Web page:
Revisiting the MMT Spotlight with Courtesy Mold and Tool

For this special 20th Anniversary issue, MoldMaking Technology looks back at two of the first mold manufacturing companies to be profiled in 1998: Courtesy Mold and Tool and Delta Tech Mold.


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Courtesy Mold and Tool (Courtesy) was the very first shop that MoldMaking Technology featured in a piece called “In the Spotlight” when the magazine launched in April 1998. A lot has changed in 20 years. In honor of the anniversary, MoldMaking Technology revisited Courtesy through past coverage and reflections from those who worked there.

First, a few basic Courtesy Mold and Tool facts from the 1998 piece:

  • Walter Kreiseder and Gerald Sommers founded Courtesy Mold and Tool in 1972 as a garage-based moldmaking company with only a few customers.
  • By the end of its first year in business, Courtesy outgrew the garage and made its first move to a larger facility. Over the next 25 years, many more moves and expansions followed.
  • The company noted that its decision to sample the molds that it built in-house was critical to its long-term success. Courtesy purchased its first injection molding machine in 1977, and by 1978, it had launched its production molding operation. Customers liked the advantages that came with production molding services (they noted, for example, that higher quality tooling reduced cycle times), and this began the company’s evolution to a full-service moldmaking operation.
  • When MoldMaking Technology featured the company in 1998, Courtesy already occupied a facility of nearly one million square feet in Buffalo Grove, Illinois. Courtesy Corp. was then the parent company of four divisions: Courtesy Mold and Tool (the division that built the molds), Courtesy Med/Tek (the division that was known at the time for being the largest cleanroom moldmaking operation in the United States), Courtesy Tech Center (the division that sampled the molds) and Creative Packaging Corporation (the division that designed, developed and produced standard and custom packaging).
  • Courtesy’s customers in 1998 included Fortune 500 companies like Kraft, Coca Cola, Abbott Laboratories, 3M, Eli Lilly, Glaxo, Johnson & Johnson, Motorola and the Quaker Oats Company. Annual revenues reportedly exceeded $200 million.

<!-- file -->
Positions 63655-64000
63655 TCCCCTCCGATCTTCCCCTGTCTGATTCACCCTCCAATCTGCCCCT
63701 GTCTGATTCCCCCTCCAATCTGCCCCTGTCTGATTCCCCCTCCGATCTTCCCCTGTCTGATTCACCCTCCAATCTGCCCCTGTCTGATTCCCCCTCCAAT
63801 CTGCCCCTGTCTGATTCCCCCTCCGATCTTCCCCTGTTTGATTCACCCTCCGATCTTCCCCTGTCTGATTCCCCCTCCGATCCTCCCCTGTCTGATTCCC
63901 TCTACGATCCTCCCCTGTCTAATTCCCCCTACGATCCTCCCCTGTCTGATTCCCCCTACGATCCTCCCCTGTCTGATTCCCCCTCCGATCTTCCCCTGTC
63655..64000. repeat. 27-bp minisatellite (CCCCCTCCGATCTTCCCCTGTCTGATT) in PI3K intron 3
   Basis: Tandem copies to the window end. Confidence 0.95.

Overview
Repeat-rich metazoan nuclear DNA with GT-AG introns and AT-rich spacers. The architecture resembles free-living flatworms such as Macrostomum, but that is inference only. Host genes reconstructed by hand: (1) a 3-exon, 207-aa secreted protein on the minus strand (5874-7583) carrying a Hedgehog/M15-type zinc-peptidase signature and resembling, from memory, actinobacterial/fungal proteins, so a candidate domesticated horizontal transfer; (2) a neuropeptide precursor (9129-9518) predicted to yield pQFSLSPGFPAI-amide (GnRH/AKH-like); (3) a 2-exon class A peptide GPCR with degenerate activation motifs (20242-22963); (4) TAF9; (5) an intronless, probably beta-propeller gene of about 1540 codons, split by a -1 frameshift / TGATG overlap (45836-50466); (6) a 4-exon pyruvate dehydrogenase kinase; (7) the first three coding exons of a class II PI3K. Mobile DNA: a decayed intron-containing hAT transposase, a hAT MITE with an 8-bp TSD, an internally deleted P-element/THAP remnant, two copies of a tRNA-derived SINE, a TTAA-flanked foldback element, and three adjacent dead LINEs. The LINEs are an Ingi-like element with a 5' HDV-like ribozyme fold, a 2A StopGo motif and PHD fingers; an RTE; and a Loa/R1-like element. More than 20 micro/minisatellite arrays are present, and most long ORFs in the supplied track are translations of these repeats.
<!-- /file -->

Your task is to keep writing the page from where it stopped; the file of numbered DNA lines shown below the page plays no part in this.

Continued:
Moldmaking Ahead of Its Time
MoldMaking Technology interviewed Courtesy in 1998. The magazine’s then contributing editor, Shelly Unruh, quotes Courtesy’s owner Jerry Sommers as saying, “We fill a very distinct niche in the marketplace, and we feel this niche is growing. Customers nowadays don’t just want a tool built. They want the tool designed, built, certified, sampled and validated. Having these departments at Courtesy gives us added credibility during all phases of toolmaking.”

Courtesy Mold and Tool prided itself on being a trend-setter, with its 180 moldmakers using the latest state-of-the-art technologies to build “close-tolerance, high-speed, high-cavitation tooling and its trademark, ultra-high cavitation stack tools.” The mold shop was equipped with MSI temperature controllers that it used to scan and control 165 zones within the plant to ensure excellent part quality and dimensional repeatability. Courtesy had its own, proprietary hot-runner system for molding polyolefin resins (95 percent of the molds that it built were hot-runner molds). Almost everything was computer-driven, including a CNC gun-drilling machine, five-axis vertical machining centers, lathes, wire and die sinker EDM machines and more. The company updated the equipment, on average, every seven years and trained the employees to use it. Sommers told MoldMaking Technology in 1998, “The moldmaker’s job has evolved from that of a pure craftsman into more of an assistant foreman position. He or she plans the job, guides it through, answers all the questions and makes sure that everything is done right and on time.” This teamwork concept set new standards for controlling how the company moved molds through the shop and for controlling how Courtesy kept customers up to date with one point of contact—the sales engineer.